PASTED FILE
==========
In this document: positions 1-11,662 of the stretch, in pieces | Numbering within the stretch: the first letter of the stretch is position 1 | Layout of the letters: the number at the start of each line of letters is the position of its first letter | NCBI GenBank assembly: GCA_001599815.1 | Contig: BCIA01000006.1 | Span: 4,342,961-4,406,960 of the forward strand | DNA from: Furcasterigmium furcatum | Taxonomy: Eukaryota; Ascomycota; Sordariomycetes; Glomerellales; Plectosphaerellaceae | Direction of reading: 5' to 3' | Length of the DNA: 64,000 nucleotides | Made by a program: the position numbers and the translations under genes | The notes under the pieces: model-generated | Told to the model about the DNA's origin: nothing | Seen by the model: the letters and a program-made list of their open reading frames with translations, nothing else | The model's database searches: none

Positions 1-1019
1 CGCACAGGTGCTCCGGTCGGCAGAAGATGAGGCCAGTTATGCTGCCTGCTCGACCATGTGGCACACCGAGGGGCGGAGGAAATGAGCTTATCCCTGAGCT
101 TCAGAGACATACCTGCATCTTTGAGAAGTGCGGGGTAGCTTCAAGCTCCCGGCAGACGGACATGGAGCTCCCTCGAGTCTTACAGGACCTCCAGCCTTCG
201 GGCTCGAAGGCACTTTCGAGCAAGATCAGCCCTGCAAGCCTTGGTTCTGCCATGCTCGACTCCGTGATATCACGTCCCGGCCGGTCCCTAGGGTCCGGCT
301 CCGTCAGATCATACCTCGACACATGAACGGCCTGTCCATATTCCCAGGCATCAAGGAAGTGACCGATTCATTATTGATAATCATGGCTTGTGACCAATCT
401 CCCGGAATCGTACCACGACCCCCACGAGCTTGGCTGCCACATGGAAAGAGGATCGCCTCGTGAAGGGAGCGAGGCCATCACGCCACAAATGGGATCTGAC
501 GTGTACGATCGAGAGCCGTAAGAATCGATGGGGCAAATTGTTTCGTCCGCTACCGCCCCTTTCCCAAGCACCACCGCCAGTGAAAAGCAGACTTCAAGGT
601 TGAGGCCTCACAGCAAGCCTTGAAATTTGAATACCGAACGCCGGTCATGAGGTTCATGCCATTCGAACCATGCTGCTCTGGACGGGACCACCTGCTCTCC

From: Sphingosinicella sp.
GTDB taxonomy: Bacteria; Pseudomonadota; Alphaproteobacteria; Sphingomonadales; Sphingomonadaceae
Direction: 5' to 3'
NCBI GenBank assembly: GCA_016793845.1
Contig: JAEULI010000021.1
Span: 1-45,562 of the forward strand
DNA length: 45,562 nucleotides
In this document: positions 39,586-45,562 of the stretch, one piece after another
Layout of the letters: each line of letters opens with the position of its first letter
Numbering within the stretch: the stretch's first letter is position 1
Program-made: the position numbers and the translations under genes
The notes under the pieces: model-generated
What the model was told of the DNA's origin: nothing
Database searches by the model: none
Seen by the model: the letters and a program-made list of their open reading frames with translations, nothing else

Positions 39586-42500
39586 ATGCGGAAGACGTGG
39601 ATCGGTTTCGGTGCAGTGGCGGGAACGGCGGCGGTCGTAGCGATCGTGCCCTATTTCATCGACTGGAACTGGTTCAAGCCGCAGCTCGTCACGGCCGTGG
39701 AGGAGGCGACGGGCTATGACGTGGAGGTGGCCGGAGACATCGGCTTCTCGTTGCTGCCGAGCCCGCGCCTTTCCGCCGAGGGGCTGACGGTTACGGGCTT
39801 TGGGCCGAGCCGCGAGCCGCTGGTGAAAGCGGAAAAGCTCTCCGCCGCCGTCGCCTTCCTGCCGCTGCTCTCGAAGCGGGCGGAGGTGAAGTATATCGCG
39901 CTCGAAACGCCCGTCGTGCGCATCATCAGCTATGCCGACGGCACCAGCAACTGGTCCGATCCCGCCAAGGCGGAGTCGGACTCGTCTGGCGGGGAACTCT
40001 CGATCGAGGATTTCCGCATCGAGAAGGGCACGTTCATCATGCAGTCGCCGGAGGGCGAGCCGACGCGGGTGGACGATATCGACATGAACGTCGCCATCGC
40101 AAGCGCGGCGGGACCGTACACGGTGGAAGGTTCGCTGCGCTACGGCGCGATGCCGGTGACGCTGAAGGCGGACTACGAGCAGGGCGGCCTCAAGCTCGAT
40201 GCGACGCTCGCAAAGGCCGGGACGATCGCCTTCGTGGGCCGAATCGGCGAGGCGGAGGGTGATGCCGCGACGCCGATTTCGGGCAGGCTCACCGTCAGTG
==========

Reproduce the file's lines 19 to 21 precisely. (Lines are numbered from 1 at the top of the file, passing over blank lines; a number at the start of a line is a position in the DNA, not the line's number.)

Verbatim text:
Numbering within the stretch: the stretch's first letter is position 1
Program-made: the position numbers and the translations under genes
The notes under the pieces: model-generated